It is in this way that our Creator communicates with His creature. If you and I talk together, we do not reach each other in truth unless we communicate mind to mind and soul to soul: bodies do not communicate without their inner realities. So it is with the Lord’s Word: unless we address the spirit within the letter, and permit it to address us in return, we have ears that hear not, and eyes that do not see (Heaven and Hell 99-114).

Does Scripture Itself Suggest an Inner Content?

There is much in the Word itself to support Swedenborg’s thesis. In his Apocalypse Explained he states that in its ultimate or lowest form, that is, in the languages of earth, it is like a man clothed, but with hands and feet bare, or all that is essential to salvation openly expressed in the letter. Where it is thus bare, its goods and truths appear as they are in heaven, or with the spiritual sense evident in the literal sense. He compares the outer meaning to the garments of the Lord, while the inner is likened to His body. From still another viewpoint, the Word is like the garments mentioned in the crucifixion story in John: the outer garment was divided among four soldiers, but the inner vesture or tunic, being without seam, was assigned by lot to one only. This signifies the dispersal and falsification of the external truths of the Law and the Prophets by the church of that era — which was only a representative of a church; but that the internal sense could not be falsified, as it was protected by the letter (Arcana Coelestia 9035; Apocalypse Explained 644, 776; True Christian Religion 130).

For some supporting literal statements in the Word, consider the following:

1. As the Word made flesh, the Lord said:

“It is the spirit that gives life... The words I speak to you are spirit and life” (John 6:63).

Also:

“He said nothing to them without a parable” (Matthew 13:34).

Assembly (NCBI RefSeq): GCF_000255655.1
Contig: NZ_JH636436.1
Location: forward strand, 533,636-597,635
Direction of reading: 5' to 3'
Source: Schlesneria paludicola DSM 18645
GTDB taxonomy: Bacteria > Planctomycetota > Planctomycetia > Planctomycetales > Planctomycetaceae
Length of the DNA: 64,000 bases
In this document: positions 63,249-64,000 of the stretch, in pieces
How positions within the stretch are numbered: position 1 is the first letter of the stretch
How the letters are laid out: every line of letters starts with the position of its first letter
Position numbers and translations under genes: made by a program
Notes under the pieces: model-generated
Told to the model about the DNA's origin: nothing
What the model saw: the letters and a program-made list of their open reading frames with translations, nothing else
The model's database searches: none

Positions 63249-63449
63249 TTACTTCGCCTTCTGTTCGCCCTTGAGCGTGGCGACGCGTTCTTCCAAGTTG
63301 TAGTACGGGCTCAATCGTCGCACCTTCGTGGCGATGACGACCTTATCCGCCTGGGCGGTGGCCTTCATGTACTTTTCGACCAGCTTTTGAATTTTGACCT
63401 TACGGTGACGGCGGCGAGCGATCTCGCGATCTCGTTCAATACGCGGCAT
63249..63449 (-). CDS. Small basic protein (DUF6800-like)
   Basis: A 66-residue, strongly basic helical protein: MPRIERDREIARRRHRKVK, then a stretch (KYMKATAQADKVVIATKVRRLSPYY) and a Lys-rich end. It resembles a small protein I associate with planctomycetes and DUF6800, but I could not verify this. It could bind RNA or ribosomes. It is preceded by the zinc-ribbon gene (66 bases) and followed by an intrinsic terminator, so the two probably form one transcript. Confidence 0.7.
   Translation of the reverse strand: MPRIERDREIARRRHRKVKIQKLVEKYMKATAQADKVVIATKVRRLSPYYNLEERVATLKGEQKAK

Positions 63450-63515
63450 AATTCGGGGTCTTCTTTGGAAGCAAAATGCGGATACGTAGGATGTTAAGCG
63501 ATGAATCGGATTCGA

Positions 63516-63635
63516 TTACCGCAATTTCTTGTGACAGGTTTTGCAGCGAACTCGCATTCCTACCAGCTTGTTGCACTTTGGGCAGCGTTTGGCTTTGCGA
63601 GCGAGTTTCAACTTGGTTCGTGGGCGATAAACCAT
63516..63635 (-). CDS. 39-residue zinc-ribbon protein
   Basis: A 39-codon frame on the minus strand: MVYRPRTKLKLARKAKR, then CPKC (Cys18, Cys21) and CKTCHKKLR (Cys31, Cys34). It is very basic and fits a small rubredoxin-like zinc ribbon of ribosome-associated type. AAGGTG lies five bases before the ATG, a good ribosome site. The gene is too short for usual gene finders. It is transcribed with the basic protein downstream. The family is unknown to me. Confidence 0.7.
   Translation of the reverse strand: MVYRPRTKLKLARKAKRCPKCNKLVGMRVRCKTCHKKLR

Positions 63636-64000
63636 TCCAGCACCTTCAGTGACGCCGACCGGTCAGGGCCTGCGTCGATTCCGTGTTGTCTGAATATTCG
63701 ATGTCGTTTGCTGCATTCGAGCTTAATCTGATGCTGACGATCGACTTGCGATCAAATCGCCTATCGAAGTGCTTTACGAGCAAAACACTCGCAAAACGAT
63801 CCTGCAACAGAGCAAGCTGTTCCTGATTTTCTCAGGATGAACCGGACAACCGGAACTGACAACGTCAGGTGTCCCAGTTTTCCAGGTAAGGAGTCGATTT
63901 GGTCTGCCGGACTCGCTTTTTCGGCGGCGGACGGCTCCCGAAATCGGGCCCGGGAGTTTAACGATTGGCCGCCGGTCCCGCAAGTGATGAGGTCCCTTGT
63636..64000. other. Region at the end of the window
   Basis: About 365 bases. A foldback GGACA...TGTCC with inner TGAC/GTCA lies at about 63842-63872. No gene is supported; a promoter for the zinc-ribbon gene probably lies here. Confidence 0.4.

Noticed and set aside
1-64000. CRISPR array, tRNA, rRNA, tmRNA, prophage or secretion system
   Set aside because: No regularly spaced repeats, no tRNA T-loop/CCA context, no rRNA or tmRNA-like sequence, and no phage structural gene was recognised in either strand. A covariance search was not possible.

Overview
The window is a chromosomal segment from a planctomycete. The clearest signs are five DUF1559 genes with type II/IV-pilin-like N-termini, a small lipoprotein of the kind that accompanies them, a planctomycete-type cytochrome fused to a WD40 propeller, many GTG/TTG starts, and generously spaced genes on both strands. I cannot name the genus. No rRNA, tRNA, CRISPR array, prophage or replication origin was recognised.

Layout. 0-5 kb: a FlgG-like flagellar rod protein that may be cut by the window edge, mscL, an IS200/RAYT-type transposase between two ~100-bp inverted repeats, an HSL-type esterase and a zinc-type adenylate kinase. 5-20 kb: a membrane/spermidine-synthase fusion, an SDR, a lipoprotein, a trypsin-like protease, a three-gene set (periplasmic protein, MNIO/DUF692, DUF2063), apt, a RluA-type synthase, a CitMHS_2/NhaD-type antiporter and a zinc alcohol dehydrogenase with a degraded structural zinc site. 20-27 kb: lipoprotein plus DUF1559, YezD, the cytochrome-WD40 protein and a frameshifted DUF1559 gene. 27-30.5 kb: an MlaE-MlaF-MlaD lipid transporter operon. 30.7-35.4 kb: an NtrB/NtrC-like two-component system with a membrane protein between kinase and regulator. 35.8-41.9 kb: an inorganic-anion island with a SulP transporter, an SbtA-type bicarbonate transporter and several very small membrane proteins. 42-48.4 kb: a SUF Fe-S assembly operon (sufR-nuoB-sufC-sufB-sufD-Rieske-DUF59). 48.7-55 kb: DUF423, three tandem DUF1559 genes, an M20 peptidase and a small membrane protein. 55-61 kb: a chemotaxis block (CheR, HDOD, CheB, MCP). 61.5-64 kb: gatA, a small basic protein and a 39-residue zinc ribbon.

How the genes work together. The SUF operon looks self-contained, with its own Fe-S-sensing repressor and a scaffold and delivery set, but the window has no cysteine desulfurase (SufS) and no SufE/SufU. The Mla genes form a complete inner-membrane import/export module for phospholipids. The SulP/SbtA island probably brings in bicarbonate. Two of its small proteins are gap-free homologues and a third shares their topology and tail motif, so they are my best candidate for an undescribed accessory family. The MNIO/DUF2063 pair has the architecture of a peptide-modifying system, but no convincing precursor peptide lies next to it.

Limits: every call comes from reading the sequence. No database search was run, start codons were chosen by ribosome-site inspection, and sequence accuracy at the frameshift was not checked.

2. In Psalm 78:2, we read: “I will open my mouth in a parable; I will utter dark sayings of old.” Then follows a poem telling the history of the Sons of Israel and the trials they endured in leaving their state of servitude in Egypt and journeying to the Promised Land. Does this not suggest that they represent Everyman in his efforts to free himself from the dominion of external things, the “fleshpots of Egypt,” and to win the peace and security of the regenerate life? The land of Canaan represents a state of love to the Lord and the neighbor, or heaven. As a people the Israelites never fully reached that state, although probably some individuals did; so the land merely represented the state as an ideal, but did not correspond to it (Arcana Coelestia 1025:4, 1093, 1413).

3. There are many other situations and incidents in the Word of both Old and New Testaments which are obviously symbolic. Such is the creation story in the first chapters of Genesis: in Swedenborg’s system it describes, not the forming of our physical earth, but the re-forming or regeneration of man’s inner self. Here let us remind ourselves that only twice did our Lord in His Incarnation employ a word which is translated must, as absolutely binding upon his followers. These occasions are both in the Gospel of John:

"You MUST be born again” (John 3:7);

and:

“Those who worship Him MUST worship Him in spirit and in truth” (John 4:24).

This is profoundly significant. In another internal sense (for there are layers within layers, or “Wheels within wheels” as Ezekiel puts it), the first two chapters of Genesis depict the building of the first Church among men, meaning by "church” not an ecclesiastical institution, but a certain type of celestial or spiritual life in a country, or in an epoch.